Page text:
The water source well pipeline and disposal pipeline from the Phase 1 CPF will use the existing pilot lines. The lines from the pilot plant will be tied into the Phase 1 plant, therefore there will be very minimal pipelining required with this new development.

The maximum steam injection pressure proposed for the project will be 5,200 kPaa.

The source water for the project will be from the lower Grand Rapids aquifer. Laricina currently has seven existing licensed source water wells that have a combined capacity to provide up to 2 090 cubic metres per day.

There are several deep water-bearing porous reservoirs that are good candidates for water disposal. These are the Grosmont A unit, Leduc, Cooking Lake, Winnipegosis and Granite Wash formations.

The potential saline groundwater sources for the Saleski leases were investigated by Laricina which found the Grosmont C unit is porous and water saturated on the western edge of the Saleski leases and is a good water source candidate.

The existing disposal wells are in the Cooking Lake/Leduc at 100/05-23-85-20 W4M and the Grosmont A at 100/02-26-85-19 W4M.

There are five pre-existing wells in the resource development area. Of these five wells, four were drilled by Laricina since acquiring the leases. Two of the wells drilled by Laricina have been completed as observation wells. All of the wells have been either cased or abandoned as oilsands evaluation wells.

The company is exploring further recovery techniques at Saleski. The company believes the stacked zones of the Grosmont carbonates are ideal for the use of its new, patent-pending heat harvesting technique, known as passive heat assisted recovery methods (PHARM).

With a successful application of PHARM, heating the Upper Grosmont D zone would generate incremental production from the lower zone, Grosmont C. Laricina expects this technique to further lower the SOR for the project, thereby reducing water and natural gas requirements even more.

Laricina holds a 60% working interest in Saleski and is the operator.

Osum Oil Sands Corp. holds the other 40%.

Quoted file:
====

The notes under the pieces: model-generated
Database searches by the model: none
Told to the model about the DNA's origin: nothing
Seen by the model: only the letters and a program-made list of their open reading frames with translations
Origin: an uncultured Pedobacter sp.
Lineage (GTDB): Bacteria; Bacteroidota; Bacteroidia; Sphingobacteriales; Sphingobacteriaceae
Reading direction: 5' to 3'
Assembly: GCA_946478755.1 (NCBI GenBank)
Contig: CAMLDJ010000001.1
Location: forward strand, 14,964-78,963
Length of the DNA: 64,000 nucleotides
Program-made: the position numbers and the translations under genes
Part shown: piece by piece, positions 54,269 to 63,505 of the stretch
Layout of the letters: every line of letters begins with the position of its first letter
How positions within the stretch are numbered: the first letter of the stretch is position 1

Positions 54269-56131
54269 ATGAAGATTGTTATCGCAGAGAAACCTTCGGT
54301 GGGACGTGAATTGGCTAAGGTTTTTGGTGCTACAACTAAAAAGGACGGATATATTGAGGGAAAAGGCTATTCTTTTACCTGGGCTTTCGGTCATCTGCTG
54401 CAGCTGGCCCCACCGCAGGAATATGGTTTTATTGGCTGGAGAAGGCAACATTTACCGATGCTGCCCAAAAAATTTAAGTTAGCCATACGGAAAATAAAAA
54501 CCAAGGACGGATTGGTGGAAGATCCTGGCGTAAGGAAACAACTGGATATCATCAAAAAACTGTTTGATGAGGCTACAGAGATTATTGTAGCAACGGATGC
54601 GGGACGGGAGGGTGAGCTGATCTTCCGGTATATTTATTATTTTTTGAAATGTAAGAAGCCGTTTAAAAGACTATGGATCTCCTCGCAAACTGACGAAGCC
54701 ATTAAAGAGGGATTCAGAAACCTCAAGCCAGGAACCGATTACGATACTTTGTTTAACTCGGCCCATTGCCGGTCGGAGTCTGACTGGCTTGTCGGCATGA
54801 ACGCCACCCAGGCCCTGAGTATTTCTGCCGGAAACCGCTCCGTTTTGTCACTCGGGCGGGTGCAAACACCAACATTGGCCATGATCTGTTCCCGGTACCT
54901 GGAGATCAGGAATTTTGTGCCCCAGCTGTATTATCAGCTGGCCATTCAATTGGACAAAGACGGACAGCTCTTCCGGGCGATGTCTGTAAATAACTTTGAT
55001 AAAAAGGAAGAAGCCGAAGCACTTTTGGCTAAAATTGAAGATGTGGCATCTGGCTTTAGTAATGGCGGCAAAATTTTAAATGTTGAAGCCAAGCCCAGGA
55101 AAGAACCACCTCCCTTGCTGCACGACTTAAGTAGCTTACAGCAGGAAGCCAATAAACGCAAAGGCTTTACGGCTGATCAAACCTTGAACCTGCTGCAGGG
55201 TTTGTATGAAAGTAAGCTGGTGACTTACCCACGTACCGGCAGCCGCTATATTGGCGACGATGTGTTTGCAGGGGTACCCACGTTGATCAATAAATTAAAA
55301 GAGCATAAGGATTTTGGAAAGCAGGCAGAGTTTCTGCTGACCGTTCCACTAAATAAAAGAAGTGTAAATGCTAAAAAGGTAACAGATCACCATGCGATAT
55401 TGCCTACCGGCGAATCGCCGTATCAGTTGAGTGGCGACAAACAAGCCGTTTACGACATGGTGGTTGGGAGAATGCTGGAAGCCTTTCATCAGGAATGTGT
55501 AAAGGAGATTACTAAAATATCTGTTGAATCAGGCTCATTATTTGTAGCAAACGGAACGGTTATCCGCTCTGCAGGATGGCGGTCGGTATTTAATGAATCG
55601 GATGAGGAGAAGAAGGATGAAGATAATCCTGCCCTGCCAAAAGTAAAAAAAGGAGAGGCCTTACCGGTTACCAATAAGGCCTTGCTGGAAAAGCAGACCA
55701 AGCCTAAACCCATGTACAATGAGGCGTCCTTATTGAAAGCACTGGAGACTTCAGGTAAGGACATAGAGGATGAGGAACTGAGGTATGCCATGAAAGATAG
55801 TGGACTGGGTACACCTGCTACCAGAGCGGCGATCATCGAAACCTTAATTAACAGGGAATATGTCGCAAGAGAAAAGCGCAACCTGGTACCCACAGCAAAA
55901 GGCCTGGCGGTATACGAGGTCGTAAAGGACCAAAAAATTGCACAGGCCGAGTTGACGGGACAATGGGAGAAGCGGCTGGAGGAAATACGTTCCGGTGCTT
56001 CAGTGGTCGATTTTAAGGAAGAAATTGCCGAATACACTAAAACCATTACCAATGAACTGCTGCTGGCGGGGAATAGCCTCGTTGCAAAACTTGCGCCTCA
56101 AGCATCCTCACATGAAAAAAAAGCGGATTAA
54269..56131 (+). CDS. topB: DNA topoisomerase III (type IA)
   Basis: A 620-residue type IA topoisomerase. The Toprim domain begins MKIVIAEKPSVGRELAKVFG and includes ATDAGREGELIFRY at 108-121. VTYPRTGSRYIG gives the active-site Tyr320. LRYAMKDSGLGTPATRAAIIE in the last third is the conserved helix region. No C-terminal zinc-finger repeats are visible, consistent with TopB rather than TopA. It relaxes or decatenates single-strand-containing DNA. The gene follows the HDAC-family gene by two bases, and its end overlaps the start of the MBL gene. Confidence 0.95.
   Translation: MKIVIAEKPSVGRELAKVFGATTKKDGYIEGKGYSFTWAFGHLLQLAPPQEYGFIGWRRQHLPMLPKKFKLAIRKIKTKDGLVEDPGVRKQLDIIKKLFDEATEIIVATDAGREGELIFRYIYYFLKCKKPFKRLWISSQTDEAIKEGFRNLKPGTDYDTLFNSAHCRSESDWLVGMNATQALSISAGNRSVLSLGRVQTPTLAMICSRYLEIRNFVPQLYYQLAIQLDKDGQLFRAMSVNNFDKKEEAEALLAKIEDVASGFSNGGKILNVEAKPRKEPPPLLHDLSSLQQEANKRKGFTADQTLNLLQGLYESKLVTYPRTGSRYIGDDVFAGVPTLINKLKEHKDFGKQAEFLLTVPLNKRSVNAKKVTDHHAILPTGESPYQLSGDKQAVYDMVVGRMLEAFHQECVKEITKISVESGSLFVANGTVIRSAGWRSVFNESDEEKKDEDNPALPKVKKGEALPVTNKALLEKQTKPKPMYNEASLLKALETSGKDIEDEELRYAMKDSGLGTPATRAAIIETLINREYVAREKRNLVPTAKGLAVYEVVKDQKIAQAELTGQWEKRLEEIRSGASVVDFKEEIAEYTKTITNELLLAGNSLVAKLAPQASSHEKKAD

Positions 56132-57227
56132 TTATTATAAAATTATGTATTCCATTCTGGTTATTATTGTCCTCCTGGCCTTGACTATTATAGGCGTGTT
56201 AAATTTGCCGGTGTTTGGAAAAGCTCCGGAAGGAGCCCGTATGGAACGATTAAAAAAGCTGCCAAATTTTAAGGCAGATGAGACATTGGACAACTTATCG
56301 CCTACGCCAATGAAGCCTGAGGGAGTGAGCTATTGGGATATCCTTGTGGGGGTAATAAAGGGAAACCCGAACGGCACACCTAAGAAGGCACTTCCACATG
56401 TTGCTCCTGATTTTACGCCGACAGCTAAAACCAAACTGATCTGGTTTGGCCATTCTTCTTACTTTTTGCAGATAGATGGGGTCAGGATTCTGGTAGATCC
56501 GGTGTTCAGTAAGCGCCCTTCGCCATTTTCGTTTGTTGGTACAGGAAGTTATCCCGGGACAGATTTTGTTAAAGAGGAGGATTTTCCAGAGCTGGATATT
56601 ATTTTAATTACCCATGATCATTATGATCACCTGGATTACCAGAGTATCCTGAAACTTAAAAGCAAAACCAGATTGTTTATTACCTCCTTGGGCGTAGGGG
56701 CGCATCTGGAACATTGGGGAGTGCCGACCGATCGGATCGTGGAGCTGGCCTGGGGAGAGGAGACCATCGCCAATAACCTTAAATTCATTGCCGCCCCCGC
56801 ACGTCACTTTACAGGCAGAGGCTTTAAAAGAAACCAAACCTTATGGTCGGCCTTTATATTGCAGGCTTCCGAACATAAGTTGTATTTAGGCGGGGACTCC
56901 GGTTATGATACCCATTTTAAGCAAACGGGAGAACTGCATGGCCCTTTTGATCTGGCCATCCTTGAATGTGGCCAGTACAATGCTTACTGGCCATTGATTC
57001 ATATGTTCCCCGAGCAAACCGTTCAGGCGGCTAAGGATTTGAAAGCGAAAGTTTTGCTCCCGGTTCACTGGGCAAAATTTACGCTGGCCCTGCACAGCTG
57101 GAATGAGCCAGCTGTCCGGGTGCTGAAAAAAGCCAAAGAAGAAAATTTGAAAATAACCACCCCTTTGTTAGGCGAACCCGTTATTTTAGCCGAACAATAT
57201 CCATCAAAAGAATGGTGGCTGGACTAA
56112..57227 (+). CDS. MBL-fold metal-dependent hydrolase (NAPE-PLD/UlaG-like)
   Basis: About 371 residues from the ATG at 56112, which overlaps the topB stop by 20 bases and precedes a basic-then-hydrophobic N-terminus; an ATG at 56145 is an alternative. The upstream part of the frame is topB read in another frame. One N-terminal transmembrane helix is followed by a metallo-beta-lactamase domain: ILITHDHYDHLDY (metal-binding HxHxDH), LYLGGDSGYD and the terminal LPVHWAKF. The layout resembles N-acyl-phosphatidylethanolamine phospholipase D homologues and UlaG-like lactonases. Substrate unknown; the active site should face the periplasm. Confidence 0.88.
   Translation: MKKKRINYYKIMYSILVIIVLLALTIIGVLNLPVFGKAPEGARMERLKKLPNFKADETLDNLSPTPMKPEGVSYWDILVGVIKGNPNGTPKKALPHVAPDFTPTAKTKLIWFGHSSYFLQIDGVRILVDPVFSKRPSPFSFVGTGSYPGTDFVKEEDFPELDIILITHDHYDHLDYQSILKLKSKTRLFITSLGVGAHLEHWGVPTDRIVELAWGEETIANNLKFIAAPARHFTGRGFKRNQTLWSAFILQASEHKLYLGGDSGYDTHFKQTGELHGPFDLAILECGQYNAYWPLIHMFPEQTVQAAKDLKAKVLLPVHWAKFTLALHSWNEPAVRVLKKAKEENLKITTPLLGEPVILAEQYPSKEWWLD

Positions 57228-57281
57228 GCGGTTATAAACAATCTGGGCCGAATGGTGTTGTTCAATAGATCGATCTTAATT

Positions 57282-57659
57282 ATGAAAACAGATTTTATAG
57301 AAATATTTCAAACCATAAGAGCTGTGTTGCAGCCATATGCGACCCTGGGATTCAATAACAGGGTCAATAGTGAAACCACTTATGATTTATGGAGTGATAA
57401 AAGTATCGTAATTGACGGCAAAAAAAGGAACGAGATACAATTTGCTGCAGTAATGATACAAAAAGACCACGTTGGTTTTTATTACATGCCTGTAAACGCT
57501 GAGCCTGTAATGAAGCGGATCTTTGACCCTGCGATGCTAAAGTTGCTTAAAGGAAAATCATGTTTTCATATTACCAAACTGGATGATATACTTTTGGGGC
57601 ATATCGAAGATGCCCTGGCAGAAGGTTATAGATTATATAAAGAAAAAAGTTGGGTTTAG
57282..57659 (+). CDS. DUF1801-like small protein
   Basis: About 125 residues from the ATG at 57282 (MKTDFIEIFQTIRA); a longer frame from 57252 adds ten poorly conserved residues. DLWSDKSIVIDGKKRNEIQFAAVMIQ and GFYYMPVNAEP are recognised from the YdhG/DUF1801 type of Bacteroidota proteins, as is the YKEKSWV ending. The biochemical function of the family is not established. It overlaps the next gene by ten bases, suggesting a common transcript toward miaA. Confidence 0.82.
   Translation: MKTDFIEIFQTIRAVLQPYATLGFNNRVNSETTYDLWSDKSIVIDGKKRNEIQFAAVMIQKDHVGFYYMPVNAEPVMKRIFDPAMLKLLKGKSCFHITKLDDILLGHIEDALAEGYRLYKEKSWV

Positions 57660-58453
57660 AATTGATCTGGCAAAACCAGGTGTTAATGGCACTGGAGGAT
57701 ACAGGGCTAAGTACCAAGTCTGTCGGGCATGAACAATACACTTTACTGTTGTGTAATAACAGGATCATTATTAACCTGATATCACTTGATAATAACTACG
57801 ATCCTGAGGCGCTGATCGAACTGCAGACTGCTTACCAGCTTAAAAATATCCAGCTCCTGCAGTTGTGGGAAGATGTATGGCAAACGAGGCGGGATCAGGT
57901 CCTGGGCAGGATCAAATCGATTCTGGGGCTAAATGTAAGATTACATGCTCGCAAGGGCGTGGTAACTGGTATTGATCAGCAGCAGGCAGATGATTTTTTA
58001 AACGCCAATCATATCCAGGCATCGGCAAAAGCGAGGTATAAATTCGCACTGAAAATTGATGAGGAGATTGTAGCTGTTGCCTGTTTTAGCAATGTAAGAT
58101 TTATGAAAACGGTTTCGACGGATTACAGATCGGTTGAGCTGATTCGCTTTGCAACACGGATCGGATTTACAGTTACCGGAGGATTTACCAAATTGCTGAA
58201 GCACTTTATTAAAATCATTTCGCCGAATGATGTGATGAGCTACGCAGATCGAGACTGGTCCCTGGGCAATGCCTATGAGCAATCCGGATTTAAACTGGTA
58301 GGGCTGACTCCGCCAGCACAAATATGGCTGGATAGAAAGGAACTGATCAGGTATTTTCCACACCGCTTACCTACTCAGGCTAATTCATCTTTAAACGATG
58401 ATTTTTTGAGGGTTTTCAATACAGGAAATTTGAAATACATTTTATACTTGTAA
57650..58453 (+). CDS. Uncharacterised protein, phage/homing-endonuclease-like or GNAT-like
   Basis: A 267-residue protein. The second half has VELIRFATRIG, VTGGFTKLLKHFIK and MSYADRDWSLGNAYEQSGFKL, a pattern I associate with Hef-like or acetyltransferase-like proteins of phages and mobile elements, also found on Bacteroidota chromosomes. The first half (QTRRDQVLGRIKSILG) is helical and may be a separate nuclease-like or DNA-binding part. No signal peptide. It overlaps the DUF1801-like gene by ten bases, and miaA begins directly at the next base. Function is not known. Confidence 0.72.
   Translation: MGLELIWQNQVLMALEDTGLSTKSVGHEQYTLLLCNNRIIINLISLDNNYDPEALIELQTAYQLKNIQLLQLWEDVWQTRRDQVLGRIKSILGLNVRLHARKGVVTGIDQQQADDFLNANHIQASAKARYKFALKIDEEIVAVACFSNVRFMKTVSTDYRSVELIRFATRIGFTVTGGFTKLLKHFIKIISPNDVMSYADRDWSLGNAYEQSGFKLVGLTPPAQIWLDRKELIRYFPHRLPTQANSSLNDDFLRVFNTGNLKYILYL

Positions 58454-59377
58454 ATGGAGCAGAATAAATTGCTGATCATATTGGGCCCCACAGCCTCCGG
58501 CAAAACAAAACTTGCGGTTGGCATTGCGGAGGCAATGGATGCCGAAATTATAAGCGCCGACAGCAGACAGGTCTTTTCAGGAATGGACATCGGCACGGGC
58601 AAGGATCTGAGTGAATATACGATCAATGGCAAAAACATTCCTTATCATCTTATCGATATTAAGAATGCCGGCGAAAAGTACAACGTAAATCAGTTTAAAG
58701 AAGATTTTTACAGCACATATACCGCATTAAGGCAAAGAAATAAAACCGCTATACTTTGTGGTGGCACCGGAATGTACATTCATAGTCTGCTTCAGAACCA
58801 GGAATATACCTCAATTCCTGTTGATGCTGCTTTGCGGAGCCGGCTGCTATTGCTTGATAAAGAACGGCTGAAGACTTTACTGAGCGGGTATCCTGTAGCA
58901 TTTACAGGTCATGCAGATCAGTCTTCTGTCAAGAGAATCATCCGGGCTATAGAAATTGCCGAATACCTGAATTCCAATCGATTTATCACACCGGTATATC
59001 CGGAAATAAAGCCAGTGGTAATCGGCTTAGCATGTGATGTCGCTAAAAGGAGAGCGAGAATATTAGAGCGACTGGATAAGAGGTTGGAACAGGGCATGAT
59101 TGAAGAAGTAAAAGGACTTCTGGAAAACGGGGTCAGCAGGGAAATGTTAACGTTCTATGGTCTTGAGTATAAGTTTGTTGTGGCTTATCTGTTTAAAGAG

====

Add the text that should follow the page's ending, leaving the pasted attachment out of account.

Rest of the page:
Last fall Laricina received Alberta government approval for Germain, a 5,000-bbls-per-day commercial demonstration SC-SAGD project. That project's commercial phase is to be followed by a series of expansions to ultimate capacity of more than 200,000 gross bbls per day.

Laricina will begin clearing of Germain's plant site and SAGD horizontal well pad area, commence detailed engineering, order long-lead equipment and prepare for construction in the first quarter of 2011. Drilling of observation and water source and disposal wells will begin this winter followed by the initial horizontal wells over the summer and fall of 2011. Plant construction will continue through to the first quarter of 2012 with first steam expected to occur in the second half of 2012.

The original 1,800 bbls-per-day SAGD pilot was approved by the ERCB and Alberta Environment in October 2009. The amendment, filed in November 2009, will increase bitumen production to 5,000 bbls per day and reflects several improvements over the original design. The commercial demonstration project incorporates solvent injection, diluent treating and water recycling. These modifications are expected to result in a lower steam to oil ratio, lower water usage, and lower carbon emissions per bbl of bitumen produced by thermal processes alone.

Germain is about 130 kilometres southwest of Fort McMurray within the West Athabasca oilsands region.